Question about Cars & Trucks
The idle pulley broke off while driving home, got the pulley and realized theres no bolt, no one seems to know the size. anyone know?
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Posted on Jan 02, 2017
(read this whole thing before you start - and remember you're following these directions at your own risk).
Sometimes I wonder if the people writing the directions have in fact actually done the work on their own cars, or are professional mechanics trying to be helpful, or are copying from somewhere else.
For instance, if they did it themselves on their own cars they'd probably tell you Don't Raise The Sunfire By The Oil Pan If You Can Help It, because it crushes the oil pan gasket and it will start leaking (if it isn't already). Pro mechanics will do that in part because the oil pan won't start leaking immediately and it's easier to do than actually working to reckon a lift point. Anyway... use a block or piece of wood spanning the "ears" that hold the lower torque strut/motor mount, and lift up there with a floor jack. You do not have to raise the engine so much that the bolt absolutely clears the frame - turns out that if you raise it a couple inches the motor will be far enough away from the frame so the bolt will clear. The wood may crack a little bit, and if you use a block cut from chipboard or a 1x4 it may bend/crack a little--that's not an issue at all, it's "sacrificial" and there to spread the load.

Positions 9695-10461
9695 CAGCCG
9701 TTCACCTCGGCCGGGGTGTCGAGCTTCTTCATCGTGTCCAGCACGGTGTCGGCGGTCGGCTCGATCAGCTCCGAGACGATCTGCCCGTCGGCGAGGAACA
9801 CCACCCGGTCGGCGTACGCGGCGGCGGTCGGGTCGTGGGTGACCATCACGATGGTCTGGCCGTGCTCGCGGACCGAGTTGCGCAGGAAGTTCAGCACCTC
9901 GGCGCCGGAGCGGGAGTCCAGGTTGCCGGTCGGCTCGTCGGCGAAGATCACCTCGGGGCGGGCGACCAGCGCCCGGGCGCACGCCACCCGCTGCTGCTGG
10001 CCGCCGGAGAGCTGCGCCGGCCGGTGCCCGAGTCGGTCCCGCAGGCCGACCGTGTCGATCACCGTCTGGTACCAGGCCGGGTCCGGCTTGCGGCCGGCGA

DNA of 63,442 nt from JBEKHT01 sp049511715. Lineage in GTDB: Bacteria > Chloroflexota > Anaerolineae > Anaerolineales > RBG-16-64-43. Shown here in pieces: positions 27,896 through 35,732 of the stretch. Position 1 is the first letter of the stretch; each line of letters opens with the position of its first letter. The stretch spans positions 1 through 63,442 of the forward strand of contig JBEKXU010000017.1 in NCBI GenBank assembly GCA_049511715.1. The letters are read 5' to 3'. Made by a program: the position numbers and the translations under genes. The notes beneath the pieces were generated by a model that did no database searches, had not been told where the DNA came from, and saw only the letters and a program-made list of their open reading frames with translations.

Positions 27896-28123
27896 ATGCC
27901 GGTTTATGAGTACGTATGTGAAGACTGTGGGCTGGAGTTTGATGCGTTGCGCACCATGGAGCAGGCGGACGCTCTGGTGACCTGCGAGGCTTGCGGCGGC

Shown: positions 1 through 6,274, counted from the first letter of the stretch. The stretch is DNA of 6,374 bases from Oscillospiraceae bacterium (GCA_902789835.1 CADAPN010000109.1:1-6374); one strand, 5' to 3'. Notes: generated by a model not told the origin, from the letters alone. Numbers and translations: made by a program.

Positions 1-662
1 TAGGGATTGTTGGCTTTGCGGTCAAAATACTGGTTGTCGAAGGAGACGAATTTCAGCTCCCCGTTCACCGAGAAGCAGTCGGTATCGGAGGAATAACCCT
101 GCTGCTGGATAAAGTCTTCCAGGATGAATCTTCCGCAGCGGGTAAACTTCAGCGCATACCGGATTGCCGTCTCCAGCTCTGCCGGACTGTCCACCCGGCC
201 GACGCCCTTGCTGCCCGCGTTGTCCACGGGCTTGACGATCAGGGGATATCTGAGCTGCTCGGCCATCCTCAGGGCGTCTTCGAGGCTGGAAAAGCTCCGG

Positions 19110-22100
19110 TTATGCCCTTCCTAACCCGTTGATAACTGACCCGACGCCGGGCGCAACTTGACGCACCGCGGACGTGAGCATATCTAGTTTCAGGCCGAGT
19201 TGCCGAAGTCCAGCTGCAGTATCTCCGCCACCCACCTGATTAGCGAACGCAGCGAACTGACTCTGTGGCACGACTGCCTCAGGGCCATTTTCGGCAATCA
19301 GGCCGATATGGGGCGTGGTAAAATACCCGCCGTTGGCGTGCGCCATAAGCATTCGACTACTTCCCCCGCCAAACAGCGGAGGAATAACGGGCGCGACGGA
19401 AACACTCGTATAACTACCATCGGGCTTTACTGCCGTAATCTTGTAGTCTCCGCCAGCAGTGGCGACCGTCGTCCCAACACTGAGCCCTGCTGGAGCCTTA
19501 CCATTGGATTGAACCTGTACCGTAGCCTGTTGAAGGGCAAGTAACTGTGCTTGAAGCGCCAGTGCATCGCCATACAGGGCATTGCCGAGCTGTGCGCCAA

"From the top" here'sa "12-step program" that tells what you can do to change that (#*&$(@# tensioner:
1) ENGINE OFF. And disconnect the negative terminal of the battery after you write down the TheftLock code if you need one to get your radio going again. Then take the serpentine belt off the track. One way to do this is use a broom handle, pushing down on the tensioner while pulling up on the belt at the alternator pulley. You'll feel the belt loosen to the point you can slip it off the alternator pulley. Then unbolt the coolant reservoir. There is 1 bolt with a 10mm hex head at the front, and a plastic clip into the inner fender on the left (as you look from the front of the car). Using a trim removal tool carefully (or VERY carefully with screwdriver) remove the wire loom that's clipped to the coolant reservoir mounting foot. Now remove the bolt, move the hose guide that's under it, un-do the reservoir from the inner fender (you may need a screwdriver to pry the shoulder on the clip past the opening on the inner fender) and move it out of the way (most likely over the radiator area in the very front of the engine compartment.
2) loosen the top 2 bolts on the motor mount a little, about 2 centimeters (cm) each. The motor will pull down on the mount and begin to separate. Don't worry, the bolts are pretty long. There is a point to this initial loosening though.
3) NOW jack up the motor, placing the floor jack as instructed under the torque strut mounting area, with the wood block.
Place the floor jack with wood block balanced on top of the jack pad, under that torque strut mounting saddle. You only need to jack up a little, enough so the engine mount that you loosened looks right again. You should be able to turn the bolts you loosened back snug using just your fingers if you get this right.